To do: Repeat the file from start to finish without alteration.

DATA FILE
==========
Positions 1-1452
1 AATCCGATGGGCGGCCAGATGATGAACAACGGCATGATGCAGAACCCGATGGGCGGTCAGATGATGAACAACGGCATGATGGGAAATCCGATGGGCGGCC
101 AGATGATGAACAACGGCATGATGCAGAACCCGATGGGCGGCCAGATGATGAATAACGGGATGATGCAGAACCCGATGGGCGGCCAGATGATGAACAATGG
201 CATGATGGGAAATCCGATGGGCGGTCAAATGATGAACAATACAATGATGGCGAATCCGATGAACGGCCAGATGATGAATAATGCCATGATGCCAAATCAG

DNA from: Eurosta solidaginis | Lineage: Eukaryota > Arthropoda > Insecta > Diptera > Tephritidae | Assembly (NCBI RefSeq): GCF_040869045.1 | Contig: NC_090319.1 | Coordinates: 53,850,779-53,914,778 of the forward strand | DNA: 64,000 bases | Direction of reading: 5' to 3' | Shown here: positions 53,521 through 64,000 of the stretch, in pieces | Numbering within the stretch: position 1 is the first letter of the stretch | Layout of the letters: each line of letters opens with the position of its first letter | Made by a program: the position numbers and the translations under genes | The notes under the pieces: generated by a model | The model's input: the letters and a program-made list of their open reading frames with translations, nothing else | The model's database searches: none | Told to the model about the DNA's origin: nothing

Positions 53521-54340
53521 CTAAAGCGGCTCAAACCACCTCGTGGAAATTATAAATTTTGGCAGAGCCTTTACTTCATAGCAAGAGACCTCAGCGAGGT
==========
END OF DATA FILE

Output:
Positions 1-1452
1 AATCCGATGGGCGGCCAGATGATGAACAACGGCATGATGCAGAACCCGATGGGCGGTCAGATGATGAACAACGGCATGATGGGAAATCCGATGGGCGGCC
101 AGATGATGAACAACGGCATGATGCAGAACCCGATGGGCGGCCAGATGATGAATAACGGGATGATGCAGAACCCGATGGGCGGCCAGATGATGAACAATGG
201 CATGATGGGAAATCCGATGGGCGGTCAAATGATGAACAATACAATGATGGCGAATCCGATGAACGGCCAGATGATGAATAATGCCATGATGCCAAATCAG

DNA from: Eurosta solidaginis | Lineage: Eukaryota > Arthropoda > Insecta > Diptera > Tephritidae | Assembly (NCBI RefSeq): GCF_040869045.1 | Contig: NC_090319.1 | Coordinates: 53,850,779-53,914,778 of the forward strand | DNA: 64,000 bases | Direction of reading: 5' to 3' | Shown here: positions 53,521 through 64,000 of the stretch, in pieces | Numbering within the stretch: position 1 is the first letter of the stretch | Layout of the letters: each line of letters opens with the position of its first letter | Made by a program: the position numbers and the translations under genes | The notes under the pieces: generated by a model | The model's input: the letters and a program-made list of their open reading frames with translations, nothing else | The model's database searches: none | Told to the model about the DNA's origin: nothing

Positions 53521-54340
53521 CTAAAGCGGCTCAAACCACCTCGTGGAAATTATAAATTTTGGCAGAGCCTTTACTTCATAGCAAGAGACCTCAGCGAGGT